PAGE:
November 1, 2019
The utility’s proposal, which will be scrutinized by regulators, would cost its electricity customers an average of about $110 more per year by 2020.
Xcel Energy wants Minnesotans to pay more for power.
The utility’s rates would climb 15.2% over three years under a plan submitted to state regulators Friday, raising $466 million for a host of projects, from strengthening its electricity grid to bolstering its nuclear plants and opening new wind farms.
The plan from Minneapolis-based Xcel, Minnesota’s largest power provider with about 1.3 million customers, would leave residential consumers paying an estimated $110 more per year for electricity by 2022 — a 10.6% increase. The biggest impact would come in 2020, the plan’s first year.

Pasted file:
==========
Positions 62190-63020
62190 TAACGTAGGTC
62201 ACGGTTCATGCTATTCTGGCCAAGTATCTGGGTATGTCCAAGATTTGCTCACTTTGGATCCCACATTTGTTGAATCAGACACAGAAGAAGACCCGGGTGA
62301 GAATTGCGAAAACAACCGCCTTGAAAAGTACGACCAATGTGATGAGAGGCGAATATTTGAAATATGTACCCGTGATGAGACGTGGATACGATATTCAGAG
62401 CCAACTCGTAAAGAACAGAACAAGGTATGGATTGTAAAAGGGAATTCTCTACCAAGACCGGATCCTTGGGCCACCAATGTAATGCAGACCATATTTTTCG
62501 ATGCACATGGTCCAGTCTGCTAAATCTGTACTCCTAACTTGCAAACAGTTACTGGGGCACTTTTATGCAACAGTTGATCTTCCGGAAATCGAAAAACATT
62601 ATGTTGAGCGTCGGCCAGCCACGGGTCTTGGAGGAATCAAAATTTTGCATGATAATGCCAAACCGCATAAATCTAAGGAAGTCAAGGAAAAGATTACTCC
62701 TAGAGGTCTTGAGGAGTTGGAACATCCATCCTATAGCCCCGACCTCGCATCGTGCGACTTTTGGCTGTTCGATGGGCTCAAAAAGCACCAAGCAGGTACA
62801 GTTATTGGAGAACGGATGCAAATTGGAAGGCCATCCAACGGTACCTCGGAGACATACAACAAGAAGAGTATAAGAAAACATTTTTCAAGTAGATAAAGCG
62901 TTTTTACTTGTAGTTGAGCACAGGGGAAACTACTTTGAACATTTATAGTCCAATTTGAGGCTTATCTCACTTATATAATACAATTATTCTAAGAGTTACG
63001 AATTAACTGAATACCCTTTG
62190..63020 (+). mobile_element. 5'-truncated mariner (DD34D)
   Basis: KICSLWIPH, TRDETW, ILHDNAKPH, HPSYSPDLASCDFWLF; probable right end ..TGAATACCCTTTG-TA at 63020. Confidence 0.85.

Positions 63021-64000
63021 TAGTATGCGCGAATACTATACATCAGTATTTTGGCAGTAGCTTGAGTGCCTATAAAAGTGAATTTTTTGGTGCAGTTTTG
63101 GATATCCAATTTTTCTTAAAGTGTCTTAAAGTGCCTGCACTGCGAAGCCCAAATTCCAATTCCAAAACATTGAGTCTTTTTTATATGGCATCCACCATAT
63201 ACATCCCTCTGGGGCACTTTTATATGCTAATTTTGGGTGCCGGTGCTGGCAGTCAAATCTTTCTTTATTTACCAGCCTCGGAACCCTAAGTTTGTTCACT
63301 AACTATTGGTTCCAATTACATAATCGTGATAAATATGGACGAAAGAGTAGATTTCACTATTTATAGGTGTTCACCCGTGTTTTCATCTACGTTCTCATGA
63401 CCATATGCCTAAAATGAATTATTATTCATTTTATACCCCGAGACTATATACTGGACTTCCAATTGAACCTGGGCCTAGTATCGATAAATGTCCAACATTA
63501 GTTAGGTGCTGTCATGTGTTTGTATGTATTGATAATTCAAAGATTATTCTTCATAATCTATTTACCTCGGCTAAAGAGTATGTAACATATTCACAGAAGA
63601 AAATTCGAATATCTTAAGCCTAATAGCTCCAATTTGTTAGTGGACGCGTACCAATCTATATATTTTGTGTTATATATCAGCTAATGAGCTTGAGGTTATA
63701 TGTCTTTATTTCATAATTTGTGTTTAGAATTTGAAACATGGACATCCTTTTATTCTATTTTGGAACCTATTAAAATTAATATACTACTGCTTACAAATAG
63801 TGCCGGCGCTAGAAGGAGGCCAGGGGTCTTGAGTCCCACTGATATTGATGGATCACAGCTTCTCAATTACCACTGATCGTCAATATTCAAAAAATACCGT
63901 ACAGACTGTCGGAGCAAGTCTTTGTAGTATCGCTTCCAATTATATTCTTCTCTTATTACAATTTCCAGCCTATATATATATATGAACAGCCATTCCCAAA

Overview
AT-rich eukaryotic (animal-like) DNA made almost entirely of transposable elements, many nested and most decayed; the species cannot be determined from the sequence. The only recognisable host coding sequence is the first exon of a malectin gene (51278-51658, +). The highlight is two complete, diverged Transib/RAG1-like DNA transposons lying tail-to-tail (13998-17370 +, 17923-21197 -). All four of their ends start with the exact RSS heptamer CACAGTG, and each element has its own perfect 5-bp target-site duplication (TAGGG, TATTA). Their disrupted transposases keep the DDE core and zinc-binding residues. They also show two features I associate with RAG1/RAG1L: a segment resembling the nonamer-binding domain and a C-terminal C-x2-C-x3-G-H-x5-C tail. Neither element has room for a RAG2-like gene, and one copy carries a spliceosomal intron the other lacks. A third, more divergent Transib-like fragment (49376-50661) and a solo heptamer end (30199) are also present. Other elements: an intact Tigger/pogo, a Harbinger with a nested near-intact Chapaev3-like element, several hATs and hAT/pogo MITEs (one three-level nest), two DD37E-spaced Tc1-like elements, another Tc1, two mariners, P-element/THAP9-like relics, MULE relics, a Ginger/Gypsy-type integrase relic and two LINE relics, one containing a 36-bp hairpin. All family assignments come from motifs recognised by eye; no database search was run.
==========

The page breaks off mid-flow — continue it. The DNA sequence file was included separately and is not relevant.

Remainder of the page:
Xcel’s proposed hike “is more than I expected,” said Annie Levenson-Falk, executive director of the Citizens Utility Board of Minnesota, an advocacy group for residential ratepayers. Still, she said it’s “pretty early to make a blanket judgment.”
Big rate cases often take regulators 18 months or longer to resolve, and utilities often receive less than their request. Xcel has asked the Minnesota Public Utilities Commission (PUC) for an interim rate increase of 4.1% for all customer classes — residential, commercial and industrial — that would take effect Jan. 1. Such interim increase requests are common, and the PUC usually grants them. Read more.